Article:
License to share
Although most artists are zealous in protecting their work, others are happy to share it free-
ly, without even a small licensing fee. Those who feel this way can become members of
Creative Commons (CC) (creativecommons.org). Then, they can publish all or some of their
work with licensing rights that range from unrestricted public domain to free usage only
under specific circumstances.
Unlike low-quality clip art, many of these images are in print-quality resolution, and can be
used in the same contexts in which you might use a regular stock photo. Unless they have
opted for public domain, the owners retain their copyright, and require explicit credit in any
project in which the work is used. Many owners allow the work to be used for profit, not just
for fun or portfolio. Other content owners allow you to edit and adapt the work, an option
that opens up a host of possibilities for the right project. For example, CC licensing can
solve problems for animators who need sound for their reels and want to post them on a
public site like YouTube. Such sites will block a project's soundtrack if it is found to contain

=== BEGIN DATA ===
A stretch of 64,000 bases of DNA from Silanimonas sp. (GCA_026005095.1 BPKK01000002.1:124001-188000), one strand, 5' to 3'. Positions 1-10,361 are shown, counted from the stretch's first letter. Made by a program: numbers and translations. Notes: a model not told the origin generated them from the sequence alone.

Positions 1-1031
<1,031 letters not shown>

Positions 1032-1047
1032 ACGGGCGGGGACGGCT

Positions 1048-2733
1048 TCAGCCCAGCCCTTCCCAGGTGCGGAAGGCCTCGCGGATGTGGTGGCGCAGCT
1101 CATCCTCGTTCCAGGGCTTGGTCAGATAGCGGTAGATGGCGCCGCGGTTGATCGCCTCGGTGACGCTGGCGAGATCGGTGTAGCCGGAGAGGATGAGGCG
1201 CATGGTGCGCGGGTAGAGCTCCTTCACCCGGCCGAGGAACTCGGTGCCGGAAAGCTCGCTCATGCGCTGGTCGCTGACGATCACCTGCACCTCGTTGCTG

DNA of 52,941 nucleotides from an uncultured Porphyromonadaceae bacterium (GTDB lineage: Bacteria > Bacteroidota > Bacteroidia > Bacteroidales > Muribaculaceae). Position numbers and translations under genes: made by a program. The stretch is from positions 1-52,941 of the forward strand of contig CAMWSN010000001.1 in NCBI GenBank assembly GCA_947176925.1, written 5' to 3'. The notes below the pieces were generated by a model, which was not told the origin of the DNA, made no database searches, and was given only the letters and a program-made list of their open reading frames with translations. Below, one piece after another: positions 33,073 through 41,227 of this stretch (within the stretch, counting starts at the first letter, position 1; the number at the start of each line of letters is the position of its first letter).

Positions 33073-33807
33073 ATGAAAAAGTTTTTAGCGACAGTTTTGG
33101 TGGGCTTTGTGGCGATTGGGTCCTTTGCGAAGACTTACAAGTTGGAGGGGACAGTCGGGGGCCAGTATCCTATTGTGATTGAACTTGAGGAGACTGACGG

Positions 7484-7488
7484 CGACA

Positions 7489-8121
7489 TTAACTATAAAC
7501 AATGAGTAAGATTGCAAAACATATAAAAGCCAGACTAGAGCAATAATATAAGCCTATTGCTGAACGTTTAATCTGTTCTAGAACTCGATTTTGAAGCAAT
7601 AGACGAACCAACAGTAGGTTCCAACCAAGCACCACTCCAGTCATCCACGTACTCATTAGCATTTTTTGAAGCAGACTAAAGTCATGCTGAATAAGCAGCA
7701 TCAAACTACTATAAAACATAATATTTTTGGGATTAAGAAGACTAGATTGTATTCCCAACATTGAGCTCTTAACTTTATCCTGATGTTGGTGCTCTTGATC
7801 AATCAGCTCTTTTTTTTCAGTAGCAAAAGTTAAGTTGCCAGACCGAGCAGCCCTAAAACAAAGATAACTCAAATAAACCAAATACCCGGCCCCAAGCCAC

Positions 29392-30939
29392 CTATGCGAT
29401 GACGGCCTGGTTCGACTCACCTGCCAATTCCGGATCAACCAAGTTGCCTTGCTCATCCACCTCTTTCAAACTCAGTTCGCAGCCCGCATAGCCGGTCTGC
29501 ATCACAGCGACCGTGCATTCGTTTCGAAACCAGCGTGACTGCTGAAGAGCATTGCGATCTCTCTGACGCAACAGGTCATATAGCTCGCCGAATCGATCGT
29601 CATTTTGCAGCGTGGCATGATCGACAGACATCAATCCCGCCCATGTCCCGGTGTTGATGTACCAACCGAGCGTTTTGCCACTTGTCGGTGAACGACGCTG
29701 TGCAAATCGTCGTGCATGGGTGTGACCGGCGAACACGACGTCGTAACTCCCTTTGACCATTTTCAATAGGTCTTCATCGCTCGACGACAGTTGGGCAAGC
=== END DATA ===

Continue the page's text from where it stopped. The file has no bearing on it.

CC-licensed work can be found among the media on many sites, such as Flickr. CC also has
links to many works that have entered the public domain through copyright lapse. For
example, many such works are used to illustrate entries in Wikipedia, with links to down-
loadable copies of the art.
There are other sources for license-free work. A comprehensive list with thumbnail descrip-
tions can be found at meta.wikimedia.org/wiki/Help:Public_domain_image_resources.
comp version probably has the stock source's watermark prominently displayed across
the image. If you don't want that as a distraction on your work, you will have to pay
at least the minimum cost of licensing to replace it with a clean image.
Bear in mind that this topic's discussion of copyright is geared toward the use
of these stock images in a personal project, or for a typical client project that you
would eventually want to display in your portfolio. For anything else, be sure to read
the fine print on usage. You'll discover that most of them explicitly prohibit using
their images on products for resale. You can't use them in a logo, or put them in any
form on a T-shirt or self-promotional piece that you might offer for sale on sites like
Collage involves not just the collection of images, but their careful extraction,
composition, and alteration. It doesn't seem fair that practicing a respected form of
art could get you in hot water. But even without the added complication of a digital
image, collage can run afoul of copyright laws.